• The reason why it’s important to have your own rhythm is so that you have some kind of efficiency. Your body and mind has a natural rhythm that it likes to attack or defend at. Perhaps you like to do 2 movements, pause, and then another 2. Or maybe you have a non-stop steady rhythm. If you fight with no rhythm, or you fight to someone else’s rhythm, you will get tired trying to keep up with someone else’s pace. When you fight at your pace, you last longer and perform better. 
  • Think of rhythm as like sleeping. Some people sleep more hours while others sleep less. Some need little naps to get through the day while others don’t. And if you don’t get as much sleep as you need, you feel weird or tired.
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John Taylor June 25, 2011 at 8:01 am

how did mike tyson slip punches as fast as he did? for his size he could slip in the blink of an eye. I was hoping you could tell me how he got that fast and what excercises he did to slip quickly. I’ve tried the slip bag and just simply slipping back and forth but have found no difference in the speed of my slips. I would appreciate your reply and I love this site. I’m on it everday


Johnny N June 25, 2011 at 7:21 pm

John Taylor – Mike Tyson is able to slip so powerfully and swiftly because of YEARS of repetition and excellent technique. If you’ve been slipping for years and still notice no difference, then maybe your technique could be improved. I will write a guide on slipping but here are some basic tips for now: keep your body balanced and grounded at all times. Slip with your whole body, not just with your head, this is what allows you to have maximum control of your whole body at all times. At first, moving your body will seem slower than moving your head but after a while, you will be more coordinated and able to move the entire body just as quickly. Mike Tyson is so deadly because he can move his entire body faster than his opponents can move just their arm. Move your whole body when you slip, just as you would when you throw a punch.


John Taylor June 26, 2011 at 5:36 pm

Thank you
Thanks for responding man. This site is greatly appreciated not only by beginning boxers like me but by anyone of any experience that has a passion for boxing. I was also wondering your height and weight and your fighting style. And I wanted to ask how can I win in exchanges? It always seems as though I’m just throwing blindly against my sparring partner and I get caught coming in. Sorry for my frequent questions haha. And thanks again dude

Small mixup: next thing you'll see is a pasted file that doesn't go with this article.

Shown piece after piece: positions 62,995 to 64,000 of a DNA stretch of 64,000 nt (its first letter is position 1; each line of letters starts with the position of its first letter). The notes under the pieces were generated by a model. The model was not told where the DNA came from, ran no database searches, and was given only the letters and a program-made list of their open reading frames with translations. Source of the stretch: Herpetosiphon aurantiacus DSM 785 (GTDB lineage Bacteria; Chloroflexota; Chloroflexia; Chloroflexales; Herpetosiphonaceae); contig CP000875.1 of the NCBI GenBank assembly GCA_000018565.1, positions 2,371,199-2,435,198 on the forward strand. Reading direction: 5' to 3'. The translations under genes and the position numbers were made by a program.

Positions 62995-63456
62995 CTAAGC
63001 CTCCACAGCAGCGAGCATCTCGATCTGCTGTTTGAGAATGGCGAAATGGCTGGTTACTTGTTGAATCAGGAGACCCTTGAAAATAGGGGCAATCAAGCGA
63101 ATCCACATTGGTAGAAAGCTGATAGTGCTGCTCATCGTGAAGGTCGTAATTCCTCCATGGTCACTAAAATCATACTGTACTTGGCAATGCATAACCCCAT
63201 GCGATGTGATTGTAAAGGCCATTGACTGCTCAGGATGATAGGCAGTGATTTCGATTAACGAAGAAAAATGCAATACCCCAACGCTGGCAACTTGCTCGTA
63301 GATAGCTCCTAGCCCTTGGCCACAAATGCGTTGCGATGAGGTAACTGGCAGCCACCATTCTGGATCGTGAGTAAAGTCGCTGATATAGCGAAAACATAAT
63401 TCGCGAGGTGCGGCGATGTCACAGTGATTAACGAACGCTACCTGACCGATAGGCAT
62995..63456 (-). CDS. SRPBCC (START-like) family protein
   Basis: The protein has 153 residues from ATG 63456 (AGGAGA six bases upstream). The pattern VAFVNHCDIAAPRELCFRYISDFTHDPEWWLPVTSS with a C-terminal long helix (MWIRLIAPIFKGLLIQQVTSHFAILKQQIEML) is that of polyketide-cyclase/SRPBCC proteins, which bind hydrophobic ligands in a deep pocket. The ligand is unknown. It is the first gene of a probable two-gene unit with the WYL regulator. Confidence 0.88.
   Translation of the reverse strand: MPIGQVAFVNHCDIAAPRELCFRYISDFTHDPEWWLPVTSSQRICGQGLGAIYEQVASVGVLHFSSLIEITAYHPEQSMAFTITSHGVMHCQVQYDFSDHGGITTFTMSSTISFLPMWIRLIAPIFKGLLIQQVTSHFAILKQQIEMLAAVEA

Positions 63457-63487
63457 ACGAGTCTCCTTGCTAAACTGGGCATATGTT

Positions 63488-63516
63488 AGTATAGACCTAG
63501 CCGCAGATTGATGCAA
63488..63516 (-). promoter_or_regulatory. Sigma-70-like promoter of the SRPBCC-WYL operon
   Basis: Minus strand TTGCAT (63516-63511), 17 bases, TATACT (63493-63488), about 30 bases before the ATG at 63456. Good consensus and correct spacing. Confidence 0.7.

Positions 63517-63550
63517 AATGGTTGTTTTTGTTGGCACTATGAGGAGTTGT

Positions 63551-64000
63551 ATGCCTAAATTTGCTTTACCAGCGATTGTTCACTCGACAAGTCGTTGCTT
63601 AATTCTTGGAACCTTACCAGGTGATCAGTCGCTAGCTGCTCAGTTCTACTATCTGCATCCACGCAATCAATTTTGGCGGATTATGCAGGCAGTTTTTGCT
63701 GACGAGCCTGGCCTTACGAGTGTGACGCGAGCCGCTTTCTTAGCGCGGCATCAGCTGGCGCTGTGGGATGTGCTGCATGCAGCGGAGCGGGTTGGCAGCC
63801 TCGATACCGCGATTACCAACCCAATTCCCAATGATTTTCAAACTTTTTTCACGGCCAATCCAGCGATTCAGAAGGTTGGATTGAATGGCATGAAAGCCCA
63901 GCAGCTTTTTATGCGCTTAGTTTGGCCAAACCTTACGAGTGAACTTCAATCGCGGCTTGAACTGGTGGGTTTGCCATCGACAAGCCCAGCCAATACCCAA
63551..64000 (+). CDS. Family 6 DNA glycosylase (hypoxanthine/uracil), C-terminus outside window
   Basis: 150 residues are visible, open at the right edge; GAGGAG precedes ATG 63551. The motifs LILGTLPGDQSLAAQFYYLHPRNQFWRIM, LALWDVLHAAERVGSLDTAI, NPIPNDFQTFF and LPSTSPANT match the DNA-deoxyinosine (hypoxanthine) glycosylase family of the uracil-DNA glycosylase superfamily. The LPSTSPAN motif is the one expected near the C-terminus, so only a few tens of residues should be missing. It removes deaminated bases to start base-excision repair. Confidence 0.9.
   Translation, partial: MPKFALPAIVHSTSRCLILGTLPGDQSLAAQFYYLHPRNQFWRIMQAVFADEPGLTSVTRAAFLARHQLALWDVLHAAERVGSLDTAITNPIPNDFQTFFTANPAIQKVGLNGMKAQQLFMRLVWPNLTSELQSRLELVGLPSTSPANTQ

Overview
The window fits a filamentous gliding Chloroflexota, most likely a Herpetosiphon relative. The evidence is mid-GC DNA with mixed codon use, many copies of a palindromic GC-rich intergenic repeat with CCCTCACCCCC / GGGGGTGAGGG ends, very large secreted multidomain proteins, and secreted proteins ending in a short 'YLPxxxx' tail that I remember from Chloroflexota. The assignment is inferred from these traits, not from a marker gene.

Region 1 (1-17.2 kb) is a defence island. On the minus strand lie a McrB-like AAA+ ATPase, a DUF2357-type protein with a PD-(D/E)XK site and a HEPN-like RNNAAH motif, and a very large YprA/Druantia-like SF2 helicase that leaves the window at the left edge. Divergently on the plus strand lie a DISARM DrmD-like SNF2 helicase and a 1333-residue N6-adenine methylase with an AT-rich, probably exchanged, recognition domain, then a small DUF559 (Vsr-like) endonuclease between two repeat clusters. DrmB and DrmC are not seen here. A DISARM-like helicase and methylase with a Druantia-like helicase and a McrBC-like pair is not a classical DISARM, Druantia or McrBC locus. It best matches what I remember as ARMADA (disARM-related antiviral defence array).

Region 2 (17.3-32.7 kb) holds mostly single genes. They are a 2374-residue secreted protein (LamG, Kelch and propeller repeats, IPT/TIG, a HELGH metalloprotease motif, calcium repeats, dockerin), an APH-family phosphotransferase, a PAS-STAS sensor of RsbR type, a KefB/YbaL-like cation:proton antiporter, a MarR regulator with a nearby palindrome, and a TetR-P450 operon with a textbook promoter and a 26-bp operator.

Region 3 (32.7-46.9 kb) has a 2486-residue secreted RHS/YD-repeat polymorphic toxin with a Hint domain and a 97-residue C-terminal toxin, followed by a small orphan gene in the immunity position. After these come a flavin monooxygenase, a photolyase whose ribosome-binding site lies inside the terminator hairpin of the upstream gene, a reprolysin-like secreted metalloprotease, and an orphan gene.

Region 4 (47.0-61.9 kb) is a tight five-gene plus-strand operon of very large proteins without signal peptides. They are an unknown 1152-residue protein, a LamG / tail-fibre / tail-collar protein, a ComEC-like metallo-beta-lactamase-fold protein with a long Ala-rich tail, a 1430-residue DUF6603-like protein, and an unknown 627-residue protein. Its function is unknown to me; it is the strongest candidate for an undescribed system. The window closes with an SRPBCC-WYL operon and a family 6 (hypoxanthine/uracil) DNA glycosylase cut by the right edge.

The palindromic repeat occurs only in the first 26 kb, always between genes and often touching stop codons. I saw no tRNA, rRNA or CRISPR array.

Johnny N July 5, 2011 at 4:35 am

Hey John, I really appreciate the questions so don’t worry about asking too many. The questions keep me sharp and help me explain to everyone exactly what they want to learn. I’m 5’7″ and 145lbs and fight with a long-arm boxing style. I have quick feet and throw sharp punches from long range and dig punches at close range. I like moving around in random patterns with my feet and keep my head movement to a minimum unless I’m being overwhelmed at close range. It’s hard to explain.

Winning in exchanges just requires you to drill some natural reflexes. Mainly, you just have to flurry 4-5 fast punches and then be ready to drop your head or slip to the side when he counters.


Amit July 5, 2011 at 7:11 pm

Jhonny you are great
Hi Jhonny,

You are really great. You have endless knowledge and a nice to explain that..I have become a big fan of yours.
A big salute to you sir.


John Taylor July 10, 2011 at 9:03 am

No Openings
In your earlier mailbag i saw you mention something about how great guys dont have any openings. How do they do this? How does a person get no openings?


Johnny N July 11, 2011 at 7:15 am

@John Taylor – I don’t literally mean that they have no openings. I meant that they’re just so much tighter and don’t stand with any holes in their defense. The only time they open up is when they’re throwing punches and that’s the only time you’ll have split-second openings to hit them. They’re also really good at reading your attacks and shifting their defense constantly to take away all your punches.


John Taylor July 13, 2011 at 6:38 am

I hear announcers and trainers say that boxers need to move there head when they jab. I tried this and it seems difficult to move my head while actuually jabbing. Is there something I’m doing wrong?


Johnny N July 13, 2011 at 6:42 am

@John Taylor – moving your head while jabbing. It’s possible, you can jump in with your head straight up and/or alternate as you jab in with your head all the way down to the side (like Bernard Hopkins). You can also move your head before and after your jab. That’s all there is to it.


John Taylor July 13, 2011 at 1:20 pm

Thanks man I’ll try that. I like your new parrying videos by the way. Very helpful. I was watching old films and Joe Louis also uses that side parry a lot when his opponent jabs